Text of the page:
D: The patterns remind me of the Chimney Bluffs State Park in Upstate New York.
RM: Geology is a major influence on my work. I actually considered doing a geology major in college for a little while, so some of the line work definitely reference various strata, even if it not realistic.
D: Some of the line work is more reminiscent of aerial farm views. It feels like, in these pieces, you are acknowledging the presence of man.
RM: It definitely ties in with that perspective thing, where you are looking down but then it goes a little bit quicker into a landscape off in the distance. Those square sections and some of the black marks are intended to look like manmade marks. I’ve always been interested in how we develop the landscape and how the landscape vanishes. Some of the marks are thinking about farmland and how patterns form. It refers to that without being too specific. Then those lines sort of turn into various strata. I always want people to interpret and enjoy the paintings on their own terms. If they can get there on their own, the experience is better.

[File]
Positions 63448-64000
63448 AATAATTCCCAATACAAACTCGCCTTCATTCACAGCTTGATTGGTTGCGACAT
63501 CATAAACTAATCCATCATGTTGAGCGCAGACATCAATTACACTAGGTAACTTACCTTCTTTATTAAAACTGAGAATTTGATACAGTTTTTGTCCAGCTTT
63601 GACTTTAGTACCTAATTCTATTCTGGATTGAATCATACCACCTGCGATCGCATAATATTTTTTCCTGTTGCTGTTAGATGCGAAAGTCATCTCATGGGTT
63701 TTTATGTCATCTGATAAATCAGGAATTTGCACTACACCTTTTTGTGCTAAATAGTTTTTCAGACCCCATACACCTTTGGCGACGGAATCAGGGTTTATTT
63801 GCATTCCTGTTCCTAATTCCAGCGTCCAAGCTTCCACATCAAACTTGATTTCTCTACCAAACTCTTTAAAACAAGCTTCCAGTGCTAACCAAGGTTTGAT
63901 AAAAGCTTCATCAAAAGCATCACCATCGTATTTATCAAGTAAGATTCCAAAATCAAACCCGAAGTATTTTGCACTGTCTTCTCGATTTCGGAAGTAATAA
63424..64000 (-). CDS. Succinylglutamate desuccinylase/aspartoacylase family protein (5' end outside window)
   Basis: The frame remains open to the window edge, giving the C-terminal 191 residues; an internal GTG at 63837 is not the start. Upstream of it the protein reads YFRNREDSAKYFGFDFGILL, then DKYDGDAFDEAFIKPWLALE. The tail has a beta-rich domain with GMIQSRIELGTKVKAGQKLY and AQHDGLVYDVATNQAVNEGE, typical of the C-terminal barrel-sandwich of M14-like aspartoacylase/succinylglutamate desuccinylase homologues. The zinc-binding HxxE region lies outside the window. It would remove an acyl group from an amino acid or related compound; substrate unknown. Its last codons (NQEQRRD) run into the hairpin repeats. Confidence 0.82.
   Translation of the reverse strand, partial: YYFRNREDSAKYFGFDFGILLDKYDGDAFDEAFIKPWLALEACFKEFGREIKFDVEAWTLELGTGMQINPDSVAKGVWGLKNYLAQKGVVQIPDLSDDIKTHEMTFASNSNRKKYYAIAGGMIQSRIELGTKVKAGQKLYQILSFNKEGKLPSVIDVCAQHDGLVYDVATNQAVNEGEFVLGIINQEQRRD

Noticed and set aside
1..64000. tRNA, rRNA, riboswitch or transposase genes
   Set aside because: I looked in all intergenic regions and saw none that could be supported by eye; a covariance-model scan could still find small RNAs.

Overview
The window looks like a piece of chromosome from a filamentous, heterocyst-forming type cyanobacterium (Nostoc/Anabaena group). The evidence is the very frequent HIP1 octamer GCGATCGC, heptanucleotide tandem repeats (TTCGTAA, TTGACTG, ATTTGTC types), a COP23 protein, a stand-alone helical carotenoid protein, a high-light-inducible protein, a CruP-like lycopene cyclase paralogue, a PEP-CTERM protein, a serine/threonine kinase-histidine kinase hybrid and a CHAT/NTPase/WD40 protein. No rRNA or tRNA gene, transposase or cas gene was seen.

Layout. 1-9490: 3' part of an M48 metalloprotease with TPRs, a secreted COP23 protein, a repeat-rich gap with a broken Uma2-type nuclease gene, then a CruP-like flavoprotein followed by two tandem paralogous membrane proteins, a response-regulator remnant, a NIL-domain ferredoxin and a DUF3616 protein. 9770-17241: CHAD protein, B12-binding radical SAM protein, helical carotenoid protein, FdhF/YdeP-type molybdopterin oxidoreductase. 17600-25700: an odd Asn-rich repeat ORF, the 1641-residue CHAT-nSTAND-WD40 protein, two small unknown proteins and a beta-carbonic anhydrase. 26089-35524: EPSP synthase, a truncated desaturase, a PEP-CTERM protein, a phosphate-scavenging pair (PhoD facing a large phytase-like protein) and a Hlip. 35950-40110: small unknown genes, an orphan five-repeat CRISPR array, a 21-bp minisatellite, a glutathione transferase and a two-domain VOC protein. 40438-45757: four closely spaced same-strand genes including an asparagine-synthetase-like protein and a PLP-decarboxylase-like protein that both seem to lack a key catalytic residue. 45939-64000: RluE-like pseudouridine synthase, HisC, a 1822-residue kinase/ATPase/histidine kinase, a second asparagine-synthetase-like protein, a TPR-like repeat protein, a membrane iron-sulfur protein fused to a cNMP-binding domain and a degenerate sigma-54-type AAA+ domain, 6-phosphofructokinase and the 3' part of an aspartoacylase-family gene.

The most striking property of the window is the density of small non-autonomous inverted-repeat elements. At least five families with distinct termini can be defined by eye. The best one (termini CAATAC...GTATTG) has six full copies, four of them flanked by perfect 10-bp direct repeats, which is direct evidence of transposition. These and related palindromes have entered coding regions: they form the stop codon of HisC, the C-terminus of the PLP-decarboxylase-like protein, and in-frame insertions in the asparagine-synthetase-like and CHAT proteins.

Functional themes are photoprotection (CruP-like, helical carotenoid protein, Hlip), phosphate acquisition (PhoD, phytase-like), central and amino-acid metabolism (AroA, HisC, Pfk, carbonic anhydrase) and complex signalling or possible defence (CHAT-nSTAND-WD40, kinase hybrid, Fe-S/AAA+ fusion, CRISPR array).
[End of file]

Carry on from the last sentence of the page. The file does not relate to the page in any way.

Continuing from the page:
I think you can make really powerful work about environmental politics, but I’m not interested in doing propaganda art. There is a history of Pacific Northwest artists making art about the impact we’ve had on the environment, but most of the work I’ve been making is a lot more subtle. Of course, that piece I made about the glacier receding was a lot more direct. The volcano pieces came about by me thinking about how were impacting the earth but also how the earth could just destroy us. It is a bit of a metaphor to some degree.
Duplex: Your work is a combination of found object and concrete, how did you come to start using concrete as a medium?